Literary Criticism

This site contains my work during the course of English 300 at Montana State University-Bozeman in the Autumn of 2004.


I am a senior at Montana State University working for a degree in history with a teaching option and also a minor in English. Currently I am working with the students at Bridger Alternative here in town and I am loving every minute of it. I can't wait to get out into the field and teach.

Thursday, December 09, 2004

Our Term Paper Presentations

Zak: there is no truth-that itself is not a truthful statement
Andrea: there is no outside of the text-reform education
Matt: taking wisdom and comfort from the reading-everything happens for a reason
Debbie: poets create worlds better than our own
Katie W.: a way to interpret ourselves and the world around us-Walter Pater p. 841
Ed: expression within a work is important
Tristan: people will see what they want to see-first level of Reader Response:literary crit-see bigger picture
Nancy: a well-lived life is full of helping others more disadvantaged than you are.
Lindzee: literary criticism provides a better understanding of the text and the world
Amanda: take as much experience from each situation you can
Brian: what if prominent people in history had been influenced by just one other person. e.g. Hitler going to Art School
Dan: well-lived life is one who has reached meaningful understandings-except for Math
Nikole: Words are powerful tools, rhetoric successful, people are communal histories
Katie S.: Objectivity and Immersement (classicism and romanticism)
Laura: fictional books offer us experiences that we wouldn't otherwise experience
Ray: all aspects of literature are important
Becky: Reader Response from Structuralists and Deconstructionists
Jennie: English majors think about the world
Opai: the Matrix, racial reading and the Well-Lived Life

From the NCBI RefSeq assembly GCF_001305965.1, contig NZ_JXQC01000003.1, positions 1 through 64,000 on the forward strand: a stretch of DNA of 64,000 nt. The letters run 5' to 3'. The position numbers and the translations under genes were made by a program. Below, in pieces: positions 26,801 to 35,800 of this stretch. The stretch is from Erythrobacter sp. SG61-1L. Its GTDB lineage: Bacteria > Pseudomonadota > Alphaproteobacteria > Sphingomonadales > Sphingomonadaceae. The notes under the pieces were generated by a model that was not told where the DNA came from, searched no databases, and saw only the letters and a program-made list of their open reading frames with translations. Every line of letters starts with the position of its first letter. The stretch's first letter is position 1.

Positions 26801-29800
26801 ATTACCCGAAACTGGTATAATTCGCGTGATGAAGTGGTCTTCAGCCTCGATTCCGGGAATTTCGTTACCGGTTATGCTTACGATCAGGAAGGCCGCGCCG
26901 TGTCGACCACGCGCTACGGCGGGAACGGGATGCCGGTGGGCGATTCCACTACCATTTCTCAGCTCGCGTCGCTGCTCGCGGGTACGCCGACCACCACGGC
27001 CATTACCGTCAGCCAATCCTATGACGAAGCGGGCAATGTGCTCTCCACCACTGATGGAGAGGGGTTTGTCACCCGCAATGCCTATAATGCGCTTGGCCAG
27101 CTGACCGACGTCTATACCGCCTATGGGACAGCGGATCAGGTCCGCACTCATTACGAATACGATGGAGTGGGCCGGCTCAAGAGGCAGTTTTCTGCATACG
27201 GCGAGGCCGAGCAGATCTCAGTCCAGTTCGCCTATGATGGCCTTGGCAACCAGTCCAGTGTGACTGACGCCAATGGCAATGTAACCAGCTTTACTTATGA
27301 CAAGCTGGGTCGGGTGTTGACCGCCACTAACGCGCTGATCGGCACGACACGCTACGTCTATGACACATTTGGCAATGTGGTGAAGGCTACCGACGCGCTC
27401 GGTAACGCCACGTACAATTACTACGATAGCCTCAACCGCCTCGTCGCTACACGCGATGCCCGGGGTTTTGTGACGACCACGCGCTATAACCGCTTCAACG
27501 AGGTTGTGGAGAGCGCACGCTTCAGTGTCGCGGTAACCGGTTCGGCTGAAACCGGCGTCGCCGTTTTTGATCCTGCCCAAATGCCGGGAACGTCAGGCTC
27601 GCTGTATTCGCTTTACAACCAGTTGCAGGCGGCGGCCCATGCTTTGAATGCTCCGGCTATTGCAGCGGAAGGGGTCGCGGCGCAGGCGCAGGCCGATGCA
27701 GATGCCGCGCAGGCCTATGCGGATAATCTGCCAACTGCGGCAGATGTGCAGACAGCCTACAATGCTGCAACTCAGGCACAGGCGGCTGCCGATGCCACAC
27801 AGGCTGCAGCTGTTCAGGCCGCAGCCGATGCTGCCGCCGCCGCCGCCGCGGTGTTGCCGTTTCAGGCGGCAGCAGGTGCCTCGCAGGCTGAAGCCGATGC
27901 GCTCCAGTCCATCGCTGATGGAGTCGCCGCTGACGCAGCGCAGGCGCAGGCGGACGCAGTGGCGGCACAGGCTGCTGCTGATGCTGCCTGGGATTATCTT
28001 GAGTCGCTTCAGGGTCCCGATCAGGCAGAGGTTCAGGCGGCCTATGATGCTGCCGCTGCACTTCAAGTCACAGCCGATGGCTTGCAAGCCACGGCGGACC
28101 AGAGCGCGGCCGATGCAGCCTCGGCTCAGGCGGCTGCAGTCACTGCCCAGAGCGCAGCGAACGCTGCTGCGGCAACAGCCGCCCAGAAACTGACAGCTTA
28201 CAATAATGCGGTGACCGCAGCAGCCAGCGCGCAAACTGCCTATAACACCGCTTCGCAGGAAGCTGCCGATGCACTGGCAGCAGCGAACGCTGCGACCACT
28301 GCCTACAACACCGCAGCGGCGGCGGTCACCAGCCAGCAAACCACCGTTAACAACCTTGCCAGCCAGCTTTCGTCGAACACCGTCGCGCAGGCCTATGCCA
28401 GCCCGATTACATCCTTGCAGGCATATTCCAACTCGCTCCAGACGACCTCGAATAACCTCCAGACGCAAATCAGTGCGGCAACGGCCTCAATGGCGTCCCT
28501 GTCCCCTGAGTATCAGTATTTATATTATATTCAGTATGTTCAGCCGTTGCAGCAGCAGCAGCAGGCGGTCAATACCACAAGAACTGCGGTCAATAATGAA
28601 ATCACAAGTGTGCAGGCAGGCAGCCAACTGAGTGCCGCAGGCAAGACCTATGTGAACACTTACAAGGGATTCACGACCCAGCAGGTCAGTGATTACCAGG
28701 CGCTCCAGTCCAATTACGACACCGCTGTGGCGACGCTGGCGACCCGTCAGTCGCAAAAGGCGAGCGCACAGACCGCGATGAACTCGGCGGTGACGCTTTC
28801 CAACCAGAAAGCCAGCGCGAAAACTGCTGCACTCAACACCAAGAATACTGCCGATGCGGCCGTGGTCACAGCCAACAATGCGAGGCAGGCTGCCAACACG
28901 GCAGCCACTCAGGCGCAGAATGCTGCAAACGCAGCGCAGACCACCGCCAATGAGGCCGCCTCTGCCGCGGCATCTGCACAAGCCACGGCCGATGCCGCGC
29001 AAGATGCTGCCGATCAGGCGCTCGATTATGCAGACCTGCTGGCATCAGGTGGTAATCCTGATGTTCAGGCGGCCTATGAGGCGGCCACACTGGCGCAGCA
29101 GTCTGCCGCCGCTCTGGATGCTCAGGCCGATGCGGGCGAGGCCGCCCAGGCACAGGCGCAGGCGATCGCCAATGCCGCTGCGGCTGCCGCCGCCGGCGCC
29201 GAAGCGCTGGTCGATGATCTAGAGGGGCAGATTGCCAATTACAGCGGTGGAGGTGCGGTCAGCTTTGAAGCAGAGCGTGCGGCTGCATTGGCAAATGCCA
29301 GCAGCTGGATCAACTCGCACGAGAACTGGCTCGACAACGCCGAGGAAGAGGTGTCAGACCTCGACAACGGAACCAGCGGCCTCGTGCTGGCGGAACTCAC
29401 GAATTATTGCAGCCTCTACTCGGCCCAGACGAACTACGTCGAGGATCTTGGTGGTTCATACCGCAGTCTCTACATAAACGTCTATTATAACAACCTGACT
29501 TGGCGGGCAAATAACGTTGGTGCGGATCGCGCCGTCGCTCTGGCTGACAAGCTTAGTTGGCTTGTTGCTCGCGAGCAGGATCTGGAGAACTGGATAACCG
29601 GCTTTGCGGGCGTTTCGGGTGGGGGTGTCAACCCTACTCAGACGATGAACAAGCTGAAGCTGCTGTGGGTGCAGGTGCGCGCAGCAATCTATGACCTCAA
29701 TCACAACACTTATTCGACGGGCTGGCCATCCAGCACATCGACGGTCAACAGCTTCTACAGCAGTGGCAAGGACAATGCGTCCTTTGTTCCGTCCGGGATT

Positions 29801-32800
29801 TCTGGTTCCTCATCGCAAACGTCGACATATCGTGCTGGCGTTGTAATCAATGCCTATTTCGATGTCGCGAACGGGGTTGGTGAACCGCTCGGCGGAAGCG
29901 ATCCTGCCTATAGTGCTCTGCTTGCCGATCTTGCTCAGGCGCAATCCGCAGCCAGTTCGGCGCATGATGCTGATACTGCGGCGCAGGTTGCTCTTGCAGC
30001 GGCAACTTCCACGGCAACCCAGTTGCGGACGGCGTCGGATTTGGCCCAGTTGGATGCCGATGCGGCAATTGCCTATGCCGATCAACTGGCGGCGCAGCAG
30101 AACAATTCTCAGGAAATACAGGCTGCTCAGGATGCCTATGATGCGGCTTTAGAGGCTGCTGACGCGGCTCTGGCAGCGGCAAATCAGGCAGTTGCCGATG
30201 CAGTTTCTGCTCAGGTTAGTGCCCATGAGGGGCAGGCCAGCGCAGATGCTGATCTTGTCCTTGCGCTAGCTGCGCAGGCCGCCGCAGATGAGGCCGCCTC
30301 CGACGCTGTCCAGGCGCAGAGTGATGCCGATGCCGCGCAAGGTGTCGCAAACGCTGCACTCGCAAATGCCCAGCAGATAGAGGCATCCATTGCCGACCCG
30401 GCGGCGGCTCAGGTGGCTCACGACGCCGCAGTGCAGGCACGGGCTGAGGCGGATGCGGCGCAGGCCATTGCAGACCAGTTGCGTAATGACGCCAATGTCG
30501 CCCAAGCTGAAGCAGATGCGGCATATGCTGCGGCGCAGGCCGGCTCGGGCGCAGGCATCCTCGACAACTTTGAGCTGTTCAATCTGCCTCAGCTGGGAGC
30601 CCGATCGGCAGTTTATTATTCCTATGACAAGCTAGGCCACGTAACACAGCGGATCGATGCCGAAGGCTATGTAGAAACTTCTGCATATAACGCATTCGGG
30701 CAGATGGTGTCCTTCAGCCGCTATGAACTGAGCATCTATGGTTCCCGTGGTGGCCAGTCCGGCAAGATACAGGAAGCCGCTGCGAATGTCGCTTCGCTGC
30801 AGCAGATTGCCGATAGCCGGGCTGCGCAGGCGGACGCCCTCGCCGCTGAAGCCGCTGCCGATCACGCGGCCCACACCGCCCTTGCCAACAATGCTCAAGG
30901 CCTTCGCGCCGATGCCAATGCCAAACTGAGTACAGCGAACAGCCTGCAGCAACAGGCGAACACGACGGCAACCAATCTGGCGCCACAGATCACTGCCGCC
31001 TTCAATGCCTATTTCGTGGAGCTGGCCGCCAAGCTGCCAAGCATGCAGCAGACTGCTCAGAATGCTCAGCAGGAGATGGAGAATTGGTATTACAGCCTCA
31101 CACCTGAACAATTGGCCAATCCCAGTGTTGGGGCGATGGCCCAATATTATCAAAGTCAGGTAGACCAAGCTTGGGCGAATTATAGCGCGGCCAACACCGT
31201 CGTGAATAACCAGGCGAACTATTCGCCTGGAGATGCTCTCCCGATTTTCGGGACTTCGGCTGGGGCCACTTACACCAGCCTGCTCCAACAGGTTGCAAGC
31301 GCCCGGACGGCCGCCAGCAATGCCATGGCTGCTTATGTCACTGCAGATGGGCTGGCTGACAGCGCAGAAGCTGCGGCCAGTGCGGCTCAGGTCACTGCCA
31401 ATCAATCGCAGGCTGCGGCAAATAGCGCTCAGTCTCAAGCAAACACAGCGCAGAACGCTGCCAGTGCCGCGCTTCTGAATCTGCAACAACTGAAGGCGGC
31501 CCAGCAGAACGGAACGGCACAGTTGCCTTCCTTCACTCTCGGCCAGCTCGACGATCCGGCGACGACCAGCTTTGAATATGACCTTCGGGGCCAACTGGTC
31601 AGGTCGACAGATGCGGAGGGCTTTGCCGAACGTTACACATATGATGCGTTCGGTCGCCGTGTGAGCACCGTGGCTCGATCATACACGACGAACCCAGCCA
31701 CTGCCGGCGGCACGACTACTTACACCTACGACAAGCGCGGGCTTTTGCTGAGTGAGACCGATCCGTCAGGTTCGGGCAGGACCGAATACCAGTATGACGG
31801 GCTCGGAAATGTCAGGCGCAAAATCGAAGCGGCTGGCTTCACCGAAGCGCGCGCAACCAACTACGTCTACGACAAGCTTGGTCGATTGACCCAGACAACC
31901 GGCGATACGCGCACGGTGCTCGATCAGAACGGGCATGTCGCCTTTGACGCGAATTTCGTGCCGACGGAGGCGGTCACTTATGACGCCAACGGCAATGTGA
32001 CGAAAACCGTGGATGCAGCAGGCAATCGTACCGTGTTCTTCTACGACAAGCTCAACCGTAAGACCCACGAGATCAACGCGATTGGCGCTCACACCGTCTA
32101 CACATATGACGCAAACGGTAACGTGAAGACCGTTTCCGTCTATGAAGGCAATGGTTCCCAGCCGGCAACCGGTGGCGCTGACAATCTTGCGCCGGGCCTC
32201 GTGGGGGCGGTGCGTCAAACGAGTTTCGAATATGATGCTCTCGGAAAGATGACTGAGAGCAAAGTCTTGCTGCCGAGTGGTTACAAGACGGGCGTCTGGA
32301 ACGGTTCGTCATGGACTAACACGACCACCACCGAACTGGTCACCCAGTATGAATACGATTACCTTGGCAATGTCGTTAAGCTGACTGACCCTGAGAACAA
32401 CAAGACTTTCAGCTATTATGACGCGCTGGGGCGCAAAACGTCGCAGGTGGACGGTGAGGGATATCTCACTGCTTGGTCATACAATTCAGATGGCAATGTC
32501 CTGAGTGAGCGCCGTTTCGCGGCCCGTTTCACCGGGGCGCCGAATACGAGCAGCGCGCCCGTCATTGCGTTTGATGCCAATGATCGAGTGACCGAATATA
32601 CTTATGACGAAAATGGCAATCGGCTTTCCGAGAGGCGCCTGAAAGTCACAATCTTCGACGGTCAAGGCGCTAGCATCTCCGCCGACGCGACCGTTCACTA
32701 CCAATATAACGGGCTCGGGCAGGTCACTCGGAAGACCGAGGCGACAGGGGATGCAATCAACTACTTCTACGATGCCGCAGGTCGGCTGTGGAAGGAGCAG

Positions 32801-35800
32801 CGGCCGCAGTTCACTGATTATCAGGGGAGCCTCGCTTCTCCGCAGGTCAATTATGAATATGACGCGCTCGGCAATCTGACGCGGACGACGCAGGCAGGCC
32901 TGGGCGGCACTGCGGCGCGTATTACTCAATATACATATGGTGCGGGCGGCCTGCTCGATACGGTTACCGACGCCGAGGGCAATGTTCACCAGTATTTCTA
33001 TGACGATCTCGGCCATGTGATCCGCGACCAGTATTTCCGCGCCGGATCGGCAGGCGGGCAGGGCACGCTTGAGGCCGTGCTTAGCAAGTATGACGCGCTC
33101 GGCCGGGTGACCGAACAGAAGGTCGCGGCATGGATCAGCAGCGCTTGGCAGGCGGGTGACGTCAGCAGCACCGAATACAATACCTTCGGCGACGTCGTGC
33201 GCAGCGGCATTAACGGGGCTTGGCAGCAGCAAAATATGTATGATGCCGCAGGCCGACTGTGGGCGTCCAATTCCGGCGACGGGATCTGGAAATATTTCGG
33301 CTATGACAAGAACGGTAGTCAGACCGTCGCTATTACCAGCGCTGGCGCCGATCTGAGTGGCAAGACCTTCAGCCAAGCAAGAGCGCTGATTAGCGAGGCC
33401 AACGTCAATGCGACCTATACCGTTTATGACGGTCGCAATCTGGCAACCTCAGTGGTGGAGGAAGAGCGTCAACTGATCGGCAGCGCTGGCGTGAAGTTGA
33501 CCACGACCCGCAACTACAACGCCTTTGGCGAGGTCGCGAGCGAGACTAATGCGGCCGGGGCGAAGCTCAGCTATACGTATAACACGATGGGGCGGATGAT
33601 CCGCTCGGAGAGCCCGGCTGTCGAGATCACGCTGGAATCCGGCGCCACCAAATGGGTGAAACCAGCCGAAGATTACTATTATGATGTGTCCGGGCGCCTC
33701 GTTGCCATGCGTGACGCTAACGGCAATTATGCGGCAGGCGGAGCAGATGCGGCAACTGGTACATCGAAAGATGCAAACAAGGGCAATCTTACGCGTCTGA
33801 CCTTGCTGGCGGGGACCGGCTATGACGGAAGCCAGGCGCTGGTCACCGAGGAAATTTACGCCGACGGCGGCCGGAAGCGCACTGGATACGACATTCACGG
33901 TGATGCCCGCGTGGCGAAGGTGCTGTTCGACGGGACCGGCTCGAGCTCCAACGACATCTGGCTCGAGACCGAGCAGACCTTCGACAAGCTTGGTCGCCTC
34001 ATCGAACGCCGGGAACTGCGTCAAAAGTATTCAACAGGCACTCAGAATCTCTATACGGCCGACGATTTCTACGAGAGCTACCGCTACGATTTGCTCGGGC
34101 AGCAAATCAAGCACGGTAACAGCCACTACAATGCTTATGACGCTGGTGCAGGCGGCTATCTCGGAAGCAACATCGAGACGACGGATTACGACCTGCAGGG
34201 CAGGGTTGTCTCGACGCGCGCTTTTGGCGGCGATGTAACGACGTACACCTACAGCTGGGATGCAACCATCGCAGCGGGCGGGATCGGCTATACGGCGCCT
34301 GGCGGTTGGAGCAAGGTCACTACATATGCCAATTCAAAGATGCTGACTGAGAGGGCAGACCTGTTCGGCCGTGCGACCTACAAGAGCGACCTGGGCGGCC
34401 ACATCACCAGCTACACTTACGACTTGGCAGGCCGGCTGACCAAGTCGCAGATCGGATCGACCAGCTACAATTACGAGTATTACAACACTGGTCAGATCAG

Francoise: Canon needs to be more multicultural
Megan: strong emotion, growth from new perspectives
Ben: read and recognize other perspectives
Brian D.: Poetry is what we see with poetry seeing eyes.
Susan: once you've studied criticism you can't go back.
Yoshie: feminism and why she left Japan
Mandy: each critic's opinion influential
JR: English opens up to new views-wants to look smart and hot
Jamie: meaning of literature and meaning of life-find your own God
Dustin: intense struggle in language when talking to a Deity
God is what we see with God seeing eyes.

Literary Criticism, the Well-Lived Life and Angel Tree Toppers

Literary Criticism is influential in our lives whether we like it or not. Everything we do, see or experience we judge or criticize. This may apply to something literary or something else entirely. In this way Reader Response is the ultimate criticism in that we as the audience interpret the text and that everything including the author can be read as a text. Regardless of what the feminists, deconstructionists, formalists, structuralists or post colonialists have to say they still must go through the process of Reader Response to form their criticisms. How else would they become critics?